Auchindrain to Reopen After Earthquake Damage

The last surviving township in Scotland, which has been preserved as a museum since 1964, has announced that the site will reopen to the public on 1st June for pre-booked visits after the earthquake that hit Mid Argyll on 16 November 2021 damaged several of the aging buildings, and some of the historic structures were considered to be unsafe for public access.
“Bail' Ach' an Droighinn/Auchindrain Historic Township is normally open all year, but after the earthquake we had to close to the public while we assessed the magnitude of the damage. We have liaised with experts in the fields of building conservation and structural engineering, and now have a plan to make the buildings safe again”, said Bob Clark, Director of the museum at Auchindrain.
The organisation has secured funding from Museums Galleries Scotland to cover the cost of emergency repairs so that the buildings can once again be opened to the public. It is expected that repairs will continue through to the autumn. To ensure that people can still visit such an important part of Scotland’s history whilst work is being done, access this year will be limited to timed guided tours booked in advance.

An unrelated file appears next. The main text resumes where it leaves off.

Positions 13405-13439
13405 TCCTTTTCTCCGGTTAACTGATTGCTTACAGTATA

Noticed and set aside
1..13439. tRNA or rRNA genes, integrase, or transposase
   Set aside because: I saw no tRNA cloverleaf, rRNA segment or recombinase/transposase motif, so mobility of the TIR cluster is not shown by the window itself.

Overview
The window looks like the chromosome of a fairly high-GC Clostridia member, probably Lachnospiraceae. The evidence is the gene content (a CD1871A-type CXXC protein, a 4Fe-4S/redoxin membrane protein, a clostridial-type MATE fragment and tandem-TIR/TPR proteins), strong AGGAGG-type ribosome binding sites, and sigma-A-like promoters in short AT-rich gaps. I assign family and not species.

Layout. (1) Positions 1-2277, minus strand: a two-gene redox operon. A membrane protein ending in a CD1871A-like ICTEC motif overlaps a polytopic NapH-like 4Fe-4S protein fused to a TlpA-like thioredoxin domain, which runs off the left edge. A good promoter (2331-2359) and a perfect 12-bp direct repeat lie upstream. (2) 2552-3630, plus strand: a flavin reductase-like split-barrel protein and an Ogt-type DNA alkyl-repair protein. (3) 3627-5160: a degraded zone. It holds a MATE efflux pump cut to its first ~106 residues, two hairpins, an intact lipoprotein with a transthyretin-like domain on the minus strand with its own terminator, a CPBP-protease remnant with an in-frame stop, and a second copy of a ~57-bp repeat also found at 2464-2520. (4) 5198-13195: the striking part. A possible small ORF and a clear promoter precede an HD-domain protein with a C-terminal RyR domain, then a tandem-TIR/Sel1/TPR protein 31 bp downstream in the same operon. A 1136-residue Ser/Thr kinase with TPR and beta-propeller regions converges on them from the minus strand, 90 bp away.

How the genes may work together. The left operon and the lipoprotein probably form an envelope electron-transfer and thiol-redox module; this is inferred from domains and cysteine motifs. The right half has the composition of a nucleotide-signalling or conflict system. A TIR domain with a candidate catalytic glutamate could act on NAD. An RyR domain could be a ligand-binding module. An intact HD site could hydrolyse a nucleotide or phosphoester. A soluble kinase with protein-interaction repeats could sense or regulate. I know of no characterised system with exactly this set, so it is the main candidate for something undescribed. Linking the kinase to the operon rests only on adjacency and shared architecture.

Sharon Martin, Head of Collections and Visitor Services, said “this is a great opportunity for us to try something that has not been done before at Auchindrain. Visitors will be treated to a personalised experience at no extra charge for the tour. We want them to have a memorable time and properly appreciate the rich heritage that Auchindrain represents, but we must not put people or the historic buildings at risk. Guided tours will allow us to do both.”
While the site has been closed to the public, conservation work has continued. One recent and current project has been replacing and rethatching the roof of the house that was once home to the township’s wise woman “Beal Poll”, Isabella McCallum. Everything has been done by the museum’s own staff following traditional methods and utilising locally sourced materials such as heather from a nearby hillside. The process has been documented on social media.
Initially there will be one guided tour at 1:30PM on Tuesday, Wednesday, Thursday, and Sunday, with the possibility of adding more tour times and days if there is enough demand.  Bookings can be made through the museum’s website.